If people feel confident they can try things on, they are probably more luckily to order more and then buy more. These satellite stores are an interesting experiment, combining online and traditional retail. They introduce stores and brands to new areas and allow a demographic not used to shopping online the chance to experiment in familiar surroundings.
Grooming brands are clambering over each other for sports ambassadors this year. The majority of these sports ‘stars’ have had limited exposure in comparison to other forms of ‘celebrity’. How they perform in front of the camera, in person or on social media is yet to be fully tested and after all, they are regular people thrust into the spotlight due to their sporting ability and not their hunger for fame or exposure.
Finding brand synergy is important without looking like simply jumping on the Olympic bandwagon. It’s important to choose a winner; a gamble that will increase the brand’s exposure and association with a person who is as good as their last race or competition but it's also important to have a connection with the personality. Brands want to be seen as supporters rather than exploiters which makes the reasoning behind the partnerships increasingly important.
French beauty group, Clarins, has chosen the South African runner Oscar Pistorius for its new Thierry Mugler A*Men Pure Shot fragrance. What makes Pistorius standout is his blades, having had his legs amputated at the age of 11 months resulting from a birth defect. Tagged ‘The Olympic Blade Runner’, Oscar Pistorius perfectly straddles the Olympics and the growing interest in the Paralympics. He ticks a lot of boxes; he’s handsome, young, fit and different. His superhuman appearance fits well with the aesthetic of Thierry Mugler’s design-house, whose label today is most closely associated with the likes of Lady Gaga and her stylist Nicola Formichetti. Oscar’s beautiful freakiness makes this an interesting and believable partnership.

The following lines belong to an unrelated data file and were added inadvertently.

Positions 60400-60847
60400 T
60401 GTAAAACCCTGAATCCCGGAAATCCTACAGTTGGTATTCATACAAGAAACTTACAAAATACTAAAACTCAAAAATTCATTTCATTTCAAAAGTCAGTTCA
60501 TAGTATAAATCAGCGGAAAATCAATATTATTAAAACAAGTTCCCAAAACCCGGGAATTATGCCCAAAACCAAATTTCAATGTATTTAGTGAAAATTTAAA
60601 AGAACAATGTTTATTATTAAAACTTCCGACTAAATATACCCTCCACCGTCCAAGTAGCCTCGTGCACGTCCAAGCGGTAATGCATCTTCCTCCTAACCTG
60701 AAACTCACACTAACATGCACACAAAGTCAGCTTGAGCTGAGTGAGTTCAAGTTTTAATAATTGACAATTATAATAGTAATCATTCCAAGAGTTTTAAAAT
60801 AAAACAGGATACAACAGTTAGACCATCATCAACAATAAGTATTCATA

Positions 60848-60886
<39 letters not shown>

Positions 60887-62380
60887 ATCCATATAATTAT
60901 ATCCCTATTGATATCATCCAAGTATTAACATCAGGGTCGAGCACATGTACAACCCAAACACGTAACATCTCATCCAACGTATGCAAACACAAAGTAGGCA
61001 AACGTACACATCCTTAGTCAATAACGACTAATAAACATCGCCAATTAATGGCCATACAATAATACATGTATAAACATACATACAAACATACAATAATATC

Diver Tom Daley has taken on the role as the ambassador for the Adidas Body Care advertising campaign starting this month. Daley has had plenty of exposure before but this is the first product which really focuses on his age group. Adidas Body Care is traditionally for the younger male consumer. Cheaper price points and easy to understand product, this partnership speaks straight to Tom Daley’s peer group. Already sponsored by the parent Adidas group, it is tailoring a specific star at a targeted area.
Shaving giant Gillette has signed up cyclist Chris Hoy and swimmer Liam Tancock. A global brand, these are the UK ambassadors. Hoy has been seen on advertising before and is really a surefire bet, already being a housewife’s favourite. Tancock is relatively unknown which is interesting. New sports stars have to come from somewhere and picking the ones with the most potential can be difficult. World champion and record holder in backstroke and looking a little like Buzz Lightyear and with the body to match,Tancock stands a strong chance of making it on to the podium.
All these men should look and perform like heroes; mortal men with superhuman capabilities. Showcasing bodies which come from hours of training; the male market continues to be increasingly body-conscious and these men illustrate the Olympian ideal of the modern male. The right Olympian adds sex-appeal to a brand.
The grooming brands have the added bonus of the social media potential of these sportspeople. Interest in them and the level of followers or likes on Facebook wll grow massively. Highlighting Daley’s younger market, he has a huge 180,000 followers on Twitter and over 20,000 likes on Facebook. Pistorius has 28,000 Twitter followers and nearly 70,000 Facebook likes, while Chris Hoy and Liam Tancock have 40,000 and 12,000 followers on Twitter respectively. People will be following their progression up to and during the games and these numbers will swell. People can, today, link directly with a brand's ambassadors, their every word monitored and read, making the choice of personality increasingly important.
The Olympics is the place where stars are born and history is made. If brands can position themselves correctly and hedge their bets regarding who will shine in a competitive way and at the same time being associated with the best personalities, then some of this much talked about Olympic magic will rub off on them.